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Issues of instability in governance, finance and service delivery plague KZN municipalities

Sipho Hlomuka: MEC for cooperative governance and traditional affairs Picture: Motshwari Mofokeng/African News Agency(ANA)

Sipho Hlomuka: MEC for cooperative governance and traditional affairs Picture: Motshwari Mofokeng/African News Agency(ANA)

Published May 25, 2021


AT LEAST nine KwaZulu-Natal municipalities, were in distress with issues of governance and financial instability, Co-operative Governance and Traditional Affairs (Cogta) MEC Sipho Hlomuka has revealed.

This comes in the wake of an independent report that showed the financial state of the province’s local municipalities was on a downward spiral, over a five-year period.

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With the added economic harm caused by Covid-19 expected to take its toll on municipal financial stability, the devastating impact of this downward trend on citizens is expected to be felt in about a year’s time, according to the latest Municipal Financial Sustainability Index (MFSI).

The index analysed performance over the period from 2015 until the end of the 2018/2019 local government fiscal year.

Delivering Cogta’s budget policy speech on Friday, Hlomuka said 21 municipalities were identified as distressed in 2019. Of the 21 municipalities which received support from Cogta, eight remained in distress during 2020/2021, namely eThekwini metro, Ugu district, uMgungundlovu district, Umngeni, Amajuba district, Newcastle, eDumbe and uMkhanyakude district.

In addition uMshwathi, Umzimkhulu and Jozini were targeted for close monitoring since they regressed to qualified audits for the first time in the 2018/2019 audit year while Zululand, Nquthu and Umdoni were identified as being in distress.

However Hlomuka said some municipalities had seen marked improvement including eThekwini metro, uMgungundlovu district, uMshwathi, Umzimkhulu and Jozini.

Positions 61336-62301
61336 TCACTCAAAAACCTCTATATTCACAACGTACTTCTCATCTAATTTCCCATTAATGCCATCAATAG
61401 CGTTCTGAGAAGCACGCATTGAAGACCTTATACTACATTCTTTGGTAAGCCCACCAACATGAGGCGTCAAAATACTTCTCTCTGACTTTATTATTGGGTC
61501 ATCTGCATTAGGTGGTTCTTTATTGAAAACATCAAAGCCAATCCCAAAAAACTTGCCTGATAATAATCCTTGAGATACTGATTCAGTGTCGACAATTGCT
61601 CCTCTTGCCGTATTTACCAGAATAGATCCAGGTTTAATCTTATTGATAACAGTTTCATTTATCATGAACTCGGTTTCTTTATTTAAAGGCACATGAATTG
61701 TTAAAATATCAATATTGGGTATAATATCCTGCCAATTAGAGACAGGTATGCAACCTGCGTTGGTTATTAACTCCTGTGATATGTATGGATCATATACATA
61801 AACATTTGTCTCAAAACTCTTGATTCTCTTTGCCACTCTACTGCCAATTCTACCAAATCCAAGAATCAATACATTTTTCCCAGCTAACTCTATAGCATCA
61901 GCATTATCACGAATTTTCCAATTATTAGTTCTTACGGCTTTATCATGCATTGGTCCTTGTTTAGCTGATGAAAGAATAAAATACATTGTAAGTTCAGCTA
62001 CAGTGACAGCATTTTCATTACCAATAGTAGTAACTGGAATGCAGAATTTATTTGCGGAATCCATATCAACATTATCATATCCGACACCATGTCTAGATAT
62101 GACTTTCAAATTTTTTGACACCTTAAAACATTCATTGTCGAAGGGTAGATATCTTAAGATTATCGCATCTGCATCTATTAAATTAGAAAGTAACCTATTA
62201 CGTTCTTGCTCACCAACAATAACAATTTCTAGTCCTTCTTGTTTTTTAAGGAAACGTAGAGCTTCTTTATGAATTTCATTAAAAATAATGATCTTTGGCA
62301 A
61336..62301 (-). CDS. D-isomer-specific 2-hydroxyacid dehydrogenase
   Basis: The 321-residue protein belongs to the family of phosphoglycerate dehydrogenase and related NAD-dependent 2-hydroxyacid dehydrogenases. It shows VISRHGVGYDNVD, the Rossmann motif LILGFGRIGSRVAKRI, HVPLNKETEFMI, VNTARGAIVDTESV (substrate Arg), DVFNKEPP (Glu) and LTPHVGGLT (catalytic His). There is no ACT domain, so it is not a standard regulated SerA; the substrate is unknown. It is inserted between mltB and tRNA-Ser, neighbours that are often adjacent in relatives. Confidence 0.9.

“Close monitoring continues in the remaining municipalities as well as in municipalities under intervention.”

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Hlomuka said nine municipalities were currently under intervention in terms of Section 139 (1)(b) of the Constitution, which provides for the MEC’s intervention in the financial and administrative affairs of the municipality, through an appointed administrator.

Those were Mpofana, Msunduzi, Richmond, uThukela District, Inkosi Langalibalele, uMzinyathi District, Mtubatuba, eMadlangeni and Abaqulusi municipalities. “Most recently, in February 2021, two other municipalities were placed under administration, namely Nquthu and uMkhanyakude District,” said Hlomuka.

Produced by the Ratings Afrika agency, the MFSI said that, with the exception of local municipalities in the Western Cape (WC) – which showed an upward trend and had scored higher points – the 100 biggest local authorities across the country showed a consistent decline in performance.

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In KZN, the Newcastle Municipality was the leading underperformer, while KwaDukuza was the only one that did better in the period under review, according to the report.

While the average score for WC was placed at 59, KZN ranked 52 – with the lowest being local authorities in the North West and Free State provinces, where average scores were 25 and 21 respectively.

“WC is the only province that scored above 50 and the only one with municipalities that had improved,” the survey found.

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The MFSI was a scoring model that evaluated operating performance, liquidity management, debt performance, budget practices, affordability and infrastructure development, said Leon Claassen, an analyst with the agency, who added the scores were made out of 100.

The entity defined financial sustainability as “the financial ability to deliver services, and develop and maintain the infrastructure required by its residents, without unplanned increases in rates and taxes or a reduction in the level of service”.

Newcastle Municipality spokesperson Mlu Khumalo said the municipality was aware of the report but had dismissed it as unfounded as it was not clear how the findings were arrived at.

Local government expert Lionel Pienaar said the report presented an accurate picture of the situation in most municipalities.

“Unless the government makes some serious governance decisions, the situation would deteriorate further.

“There needs to be a clear distinction between state and party, in terms of how municipalities are administered,” said Pienaar, a retired former deputy director-general in the KZN Cogta department.


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